There were never many trains for us to take
and most are long gone by now.
The big arrivals board is blank. Or broken.
The help desk went dark hours ago.
That scruffy local crosses the decrepit hall
for another quick one at the bar.
He seems amused to find us still here, still spiked
on our droll illusion, departure.
Phone-faced children sprawl like flotsam. Another family
is escorted off: when you ask why, a uniform shrugs.
The woman feeding the trash pyramided over its bin
pivots away as it gently avalanches.
On the newschannel, floodscapes, char, a cataract
of protest. Heart attack orange splatters
map after map. Arrows knit cartel hierarchies
or evacuation routes. Red carpets fritter.
They’re garbling the announcements now, unless I’ve lost my ear
for the beige idioms of official disregard.
Adscreens on endless loop splash an ice-blue glow
that eases our passage from outraged to bored.
Your turn to luggage-sit, mine to scavenge a concourse
of forlorn boutiques. For some change, the soldier
with no legs offers the eye-contact I instantly regret.
If it’s too late, fuck it, his placard reads.
A Poem about Love (Not a Love Poem)
The best way to hold on to something is to pay no
attention to it. The things you love too much perish.
Around here, I never know how much I’ll have to care
when the next thing fails, or goes missing, or just ends.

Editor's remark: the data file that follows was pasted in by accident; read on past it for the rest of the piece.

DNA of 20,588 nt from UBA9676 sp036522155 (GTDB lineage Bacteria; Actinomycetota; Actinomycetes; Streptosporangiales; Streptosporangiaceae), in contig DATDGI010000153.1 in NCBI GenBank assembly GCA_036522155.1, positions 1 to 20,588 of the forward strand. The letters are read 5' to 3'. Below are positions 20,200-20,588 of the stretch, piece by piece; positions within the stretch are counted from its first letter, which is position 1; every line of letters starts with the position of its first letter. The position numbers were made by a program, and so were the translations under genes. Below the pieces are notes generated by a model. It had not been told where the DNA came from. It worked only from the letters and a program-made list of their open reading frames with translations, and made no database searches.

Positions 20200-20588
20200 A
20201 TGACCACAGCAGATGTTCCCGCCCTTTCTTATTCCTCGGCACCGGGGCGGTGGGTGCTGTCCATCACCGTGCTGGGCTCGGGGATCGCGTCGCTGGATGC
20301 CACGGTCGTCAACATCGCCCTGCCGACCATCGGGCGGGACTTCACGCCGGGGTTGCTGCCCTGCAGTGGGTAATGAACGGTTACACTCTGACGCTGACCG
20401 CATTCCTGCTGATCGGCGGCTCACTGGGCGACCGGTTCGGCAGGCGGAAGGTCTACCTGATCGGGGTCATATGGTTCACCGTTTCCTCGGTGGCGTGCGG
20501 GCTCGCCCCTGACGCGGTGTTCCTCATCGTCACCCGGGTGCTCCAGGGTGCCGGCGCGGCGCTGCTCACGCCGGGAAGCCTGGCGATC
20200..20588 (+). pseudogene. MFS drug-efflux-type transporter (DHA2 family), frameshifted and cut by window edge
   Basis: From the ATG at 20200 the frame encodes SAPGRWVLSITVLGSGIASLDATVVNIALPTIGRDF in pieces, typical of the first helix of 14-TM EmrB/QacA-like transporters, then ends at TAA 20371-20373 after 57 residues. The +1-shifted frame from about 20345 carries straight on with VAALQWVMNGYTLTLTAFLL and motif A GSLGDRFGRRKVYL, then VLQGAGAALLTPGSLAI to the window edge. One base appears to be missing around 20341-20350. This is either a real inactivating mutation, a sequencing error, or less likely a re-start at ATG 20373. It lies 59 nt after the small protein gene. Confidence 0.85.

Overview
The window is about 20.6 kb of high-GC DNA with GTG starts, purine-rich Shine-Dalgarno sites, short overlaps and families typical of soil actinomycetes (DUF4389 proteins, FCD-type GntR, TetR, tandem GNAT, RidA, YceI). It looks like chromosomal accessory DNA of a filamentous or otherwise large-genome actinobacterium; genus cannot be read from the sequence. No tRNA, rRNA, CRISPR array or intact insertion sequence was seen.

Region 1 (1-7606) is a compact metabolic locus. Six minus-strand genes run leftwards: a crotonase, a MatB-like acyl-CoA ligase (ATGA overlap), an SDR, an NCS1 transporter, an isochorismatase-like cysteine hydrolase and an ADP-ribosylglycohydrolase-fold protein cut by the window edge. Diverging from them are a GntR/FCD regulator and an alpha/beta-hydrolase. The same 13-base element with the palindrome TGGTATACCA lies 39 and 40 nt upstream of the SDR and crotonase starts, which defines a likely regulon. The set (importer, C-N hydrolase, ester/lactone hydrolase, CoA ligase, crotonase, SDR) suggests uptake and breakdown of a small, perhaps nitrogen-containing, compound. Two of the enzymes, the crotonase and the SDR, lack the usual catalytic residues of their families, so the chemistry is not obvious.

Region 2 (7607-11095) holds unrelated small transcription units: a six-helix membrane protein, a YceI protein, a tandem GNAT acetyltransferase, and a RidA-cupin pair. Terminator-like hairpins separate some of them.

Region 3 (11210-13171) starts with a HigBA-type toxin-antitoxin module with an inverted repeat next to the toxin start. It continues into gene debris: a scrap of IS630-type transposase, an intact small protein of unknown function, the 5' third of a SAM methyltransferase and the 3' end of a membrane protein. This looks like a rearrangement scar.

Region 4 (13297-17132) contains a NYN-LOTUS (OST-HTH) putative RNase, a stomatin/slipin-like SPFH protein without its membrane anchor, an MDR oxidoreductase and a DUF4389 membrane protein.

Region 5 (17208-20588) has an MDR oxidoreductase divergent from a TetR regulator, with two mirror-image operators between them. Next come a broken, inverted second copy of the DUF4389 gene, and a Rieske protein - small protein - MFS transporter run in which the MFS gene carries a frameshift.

For example, along the avenue I walk down every day
I don’t always have to notice that for every tree
there are far more ex-trees: thick amputated columns,
or stubby little stumps, or scraped plots of dirt
the color of cement, or squares of actual cement
where someone just said OK, enough with this.
They pass like boxes left unchecked on some medical form.
So many? That can’t be good.
There’s a way I go sometimes, not often, a sidestreet
I’d say I almost loved, if asked to name my favorite street,
though only children ask such questions and I don’t have kids.
And to admit it’s because of some tree, well, you can imagine
how that’d go. Still, it is why: one tall silver maple,
the grain of whose pewtery bark records how the trunk
arched away from the buildings and flexed up, out,
and over the street, reaching for light and space.
Its posture reminds me every time of Michelangelo’s Libyan Sybil,
though a quick image search shows no resemblance
beyond an excuse to remember a place where I was happy.
Which brings me to Shostakovich. His advice,
like most good advice, is inarguably true
and impossible to follow. Because I know
how one desolating day I’ll finally come upon that tree
freshly cut down, do I avoid this block, start the farewell now? No,
I just forget about it, like I forget everything except
the next thing I need to do and maybe the thing after that, and walk
anyhow, and go on finding myself there, low orange sun behind me,
the non-sybil still not cut down. Time again to wonder if I so love Rome
only because I can’t live there, and what love for his children
did to Shostakovich during the Great Terror, and how much
it has cost me to survive the violent love that is the opposite
of both pretended neglect and real neglect,
and when, at long last, our Earth will have had enough
of whatever it is—call it love—that goes on cutting down more
and more of the trees it didn’t even have to plant, along with those it did.